FTC sues Lights of America over deceptive claims for LED lamps

Lights of America, Inc. has overstated the light output and life expectancy of its LED lamps on packages and in marketing materials, according to a complaint filed by the Federal Trade Commission.

The US-based Federal Trade Commission has filed a complaint against Lights of America, Inc., a California-based light-bulb manufacturer, and its principals to stop them from misleading consumers by exaggerating the light output and life expectancy of its LED bulbs.

As part of the FTC’s continuing work to stop deceptive advertising, the agency filed a complaint charging that since 2008, Lights of America, Inc. has overstated the light output and life expectancy of its LED bulbs on packages and in brochures. The agency also charges that Lights of America misled consumers about how the brightness of its LED bulbs compares to traditional incandescent lights.

At this year's Strategies in Light conference FTC's Hampton Newsome spoke about the FTC's activities to protect consumers against claims of false advertising. As part of this activity, the FTC will soon introduce lamp labels that emphasize lumens, not watts for all lamp types including LEDs.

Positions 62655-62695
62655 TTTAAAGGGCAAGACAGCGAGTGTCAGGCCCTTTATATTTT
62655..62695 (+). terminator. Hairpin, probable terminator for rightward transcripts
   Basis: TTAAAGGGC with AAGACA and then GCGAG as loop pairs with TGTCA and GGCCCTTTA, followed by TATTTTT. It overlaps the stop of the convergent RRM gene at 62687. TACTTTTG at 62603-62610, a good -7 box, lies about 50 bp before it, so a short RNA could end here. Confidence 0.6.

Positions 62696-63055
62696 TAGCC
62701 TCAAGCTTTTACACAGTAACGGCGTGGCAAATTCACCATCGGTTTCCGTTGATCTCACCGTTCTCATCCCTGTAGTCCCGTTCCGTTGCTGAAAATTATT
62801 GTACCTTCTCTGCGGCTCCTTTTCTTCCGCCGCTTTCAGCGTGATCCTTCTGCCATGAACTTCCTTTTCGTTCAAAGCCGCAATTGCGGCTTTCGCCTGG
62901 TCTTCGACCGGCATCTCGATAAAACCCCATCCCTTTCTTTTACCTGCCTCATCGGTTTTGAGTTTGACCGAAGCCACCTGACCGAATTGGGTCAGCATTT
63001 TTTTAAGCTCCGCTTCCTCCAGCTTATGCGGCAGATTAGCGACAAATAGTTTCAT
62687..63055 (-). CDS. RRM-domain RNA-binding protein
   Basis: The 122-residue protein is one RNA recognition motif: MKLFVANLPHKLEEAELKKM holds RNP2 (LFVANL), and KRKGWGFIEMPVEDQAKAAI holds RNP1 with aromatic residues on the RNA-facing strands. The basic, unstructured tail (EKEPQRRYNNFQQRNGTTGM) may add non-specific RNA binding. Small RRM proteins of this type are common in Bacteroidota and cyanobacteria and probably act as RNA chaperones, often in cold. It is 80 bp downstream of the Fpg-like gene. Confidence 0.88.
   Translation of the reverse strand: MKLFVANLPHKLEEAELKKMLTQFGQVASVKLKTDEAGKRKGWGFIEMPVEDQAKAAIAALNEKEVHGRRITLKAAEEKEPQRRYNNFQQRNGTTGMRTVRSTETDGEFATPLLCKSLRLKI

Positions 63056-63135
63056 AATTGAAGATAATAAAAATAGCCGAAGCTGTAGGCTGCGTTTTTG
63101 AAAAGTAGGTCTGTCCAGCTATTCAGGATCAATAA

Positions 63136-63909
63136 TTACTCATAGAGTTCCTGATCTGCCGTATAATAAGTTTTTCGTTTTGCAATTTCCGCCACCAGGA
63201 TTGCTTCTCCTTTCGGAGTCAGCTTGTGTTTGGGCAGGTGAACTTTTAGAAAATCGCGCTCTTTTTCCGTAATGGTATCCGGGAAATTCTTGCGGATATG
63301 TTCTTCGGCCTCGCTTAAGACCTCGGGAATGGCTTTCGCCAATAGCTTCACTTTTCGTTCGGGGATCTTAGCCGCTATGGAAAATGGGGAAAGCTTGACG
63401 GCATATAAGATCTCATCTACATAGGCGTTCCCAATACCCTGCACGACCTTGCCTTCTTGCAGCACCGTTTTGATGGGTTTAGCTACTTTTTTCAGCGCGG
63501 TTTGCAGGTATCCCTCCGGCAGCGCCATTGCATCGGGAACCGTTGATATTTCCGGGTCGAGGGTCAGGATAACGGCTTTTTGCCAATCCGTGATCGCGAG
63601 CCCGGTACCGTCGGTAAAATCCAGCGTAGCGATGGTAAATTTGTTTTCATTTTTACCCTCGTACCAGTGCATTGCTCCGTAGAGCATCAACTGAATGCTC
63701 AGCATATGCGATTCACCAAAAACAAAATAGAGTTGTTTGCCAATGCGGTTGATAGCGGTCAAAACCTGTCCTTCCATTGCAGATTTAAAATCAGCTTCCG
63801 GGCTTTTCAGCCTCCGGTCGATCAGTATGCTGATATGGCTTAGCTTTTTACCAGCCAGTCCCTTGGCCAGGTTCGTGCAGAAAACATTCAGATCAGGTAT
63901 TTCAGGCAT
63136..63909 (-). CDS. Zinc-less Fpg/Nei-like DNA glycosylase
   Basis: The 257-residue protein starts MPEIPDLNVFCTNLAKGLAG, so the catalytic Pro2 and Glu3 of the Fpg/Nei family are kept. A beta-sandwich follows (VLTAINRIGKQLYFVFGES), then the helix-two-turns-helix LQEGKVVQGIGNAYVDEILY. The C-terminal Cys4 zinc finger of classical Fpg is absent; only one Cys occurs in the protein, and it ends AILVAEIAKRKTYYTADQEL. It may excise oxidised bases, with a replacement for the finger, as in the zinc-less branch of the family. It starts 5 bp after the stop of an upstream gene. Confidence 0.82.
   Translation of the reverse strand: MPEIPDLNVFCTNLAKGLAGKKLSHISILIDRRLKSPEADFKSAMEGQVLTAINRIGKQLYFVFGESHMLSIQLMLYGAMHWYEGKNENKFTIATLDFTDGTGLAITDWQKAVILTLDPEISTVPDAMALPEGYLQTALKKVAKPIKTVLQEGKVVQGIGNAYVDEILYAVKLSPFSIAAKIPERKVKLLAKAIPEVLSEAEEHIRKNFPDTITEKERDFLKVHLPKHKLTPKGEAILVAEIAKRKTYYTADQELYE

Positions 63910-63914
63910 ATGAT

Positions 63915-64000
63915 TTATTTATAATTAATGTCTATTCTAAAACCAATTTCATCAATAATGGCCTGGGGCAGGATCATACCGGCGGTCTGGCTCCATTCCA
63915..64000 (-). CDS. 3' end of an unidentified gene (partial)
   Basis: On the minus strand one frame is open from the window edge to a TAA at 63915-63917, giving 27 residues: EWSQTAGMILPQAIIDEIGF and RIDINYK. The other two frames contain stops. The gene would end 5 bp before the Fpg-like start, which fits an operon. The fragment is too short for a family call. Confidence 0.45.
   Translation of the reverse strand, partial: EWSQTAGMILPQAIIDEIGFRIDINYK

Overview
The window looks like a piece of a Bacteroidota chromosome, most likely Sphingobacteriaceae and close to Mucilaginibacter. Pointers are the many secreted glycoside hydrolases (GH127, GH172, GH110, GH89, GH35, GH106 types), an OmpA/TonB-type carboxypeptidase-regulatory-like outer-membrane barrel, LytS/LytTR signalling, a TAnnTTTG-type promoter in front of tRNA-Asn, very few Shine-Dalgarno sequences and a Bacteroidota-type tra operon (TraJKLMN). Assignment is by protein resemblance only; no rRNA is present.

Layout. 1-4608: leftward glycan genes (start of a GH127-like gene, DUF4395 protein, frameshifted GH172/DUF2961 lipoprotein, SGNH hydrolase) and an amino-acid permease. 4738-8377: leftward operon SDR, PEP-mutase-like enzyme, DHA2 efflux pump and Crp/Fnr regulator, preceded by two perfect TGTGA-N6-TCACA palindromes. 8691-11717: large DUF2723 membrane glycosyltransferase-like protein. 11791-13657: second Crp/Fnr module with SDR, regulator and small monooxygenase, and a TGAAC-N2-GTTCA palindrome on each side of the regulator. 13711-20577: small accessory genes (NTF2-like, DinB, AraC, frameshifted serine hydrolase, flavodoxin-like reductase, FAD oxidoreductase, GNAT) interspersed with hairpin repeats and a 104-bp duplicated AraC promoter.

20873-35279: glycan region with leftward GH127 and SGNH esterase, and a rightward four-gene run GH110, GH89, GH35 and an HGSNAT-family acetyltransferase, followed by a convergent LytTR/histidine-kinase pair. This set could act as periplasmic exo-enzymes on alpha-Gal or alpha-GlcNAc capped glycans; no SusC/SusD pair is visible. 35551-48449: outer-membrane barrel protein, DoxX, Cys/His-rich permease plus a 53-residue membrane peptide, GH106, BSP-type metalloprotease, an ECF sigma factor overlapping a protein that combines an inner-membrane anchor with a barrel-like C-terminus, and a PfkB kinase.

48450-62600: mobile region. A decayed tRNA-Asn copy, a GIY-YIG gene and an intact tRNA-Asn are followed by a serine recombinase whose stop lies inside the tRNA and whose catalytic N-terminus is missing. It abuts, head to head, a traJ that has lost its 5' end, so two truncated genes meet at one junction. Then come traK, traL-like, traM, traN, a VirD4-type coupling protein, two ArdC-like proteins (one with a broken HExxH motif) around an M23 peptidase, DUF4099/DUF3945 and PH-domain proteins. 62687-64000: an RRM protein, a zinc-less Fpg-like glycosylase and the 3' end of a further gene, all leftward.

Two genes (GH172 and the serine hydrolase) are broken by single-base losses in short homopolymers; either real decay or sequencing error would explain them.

The FTC alleges that in many instances, Lights of America’s LED bulbs produced significantly less light, as measured in lumens, than the company claimed in its promotional materials. For example, one bulb was promoted as producing 90 lm, but Lights of America’s own tests showed it produced only 43 lm.

Also, in many cases, Lights of America deceptively compared the brightness of its LED light bulbs with incandescent bulbs, the FTC alleges. For example, the firm claimed that one of its LED lantern bulbs could replace a 40-watt incandescent bulb. However, while the typical 40-watt incandescent bulb produces about 400 lm, the Lights of America LED bulb produced only 74 lm.

Moreover, the FTC complaint states that in many instances, Lights of America’s LED bulbs would not last as long as the company’s promotional materials said they would. In one case, for example, the firm said that one of its LED recessed bulbs would last 30,000 hours. Independent tests, however, showed that the bulb would not last as long as claimed because it lost 80 percent of its light output after only 1,000 hours.

The FTC complaint was filed in the US District Court for the Central District of California on September 7, 2010 against Lights of America, Inc., as well as principals Usman Vakil and Farooq Vakil. The FTC points out that the complaint is not a finding or ruling that the defendants have actually violated the law.

In filing the complaint, the FTC is seeking a permanent injunction to stop the defendants’ allegedly illegal conduct, as well as monetary redress for consumers who bought the deceptively labeled products.

More in Home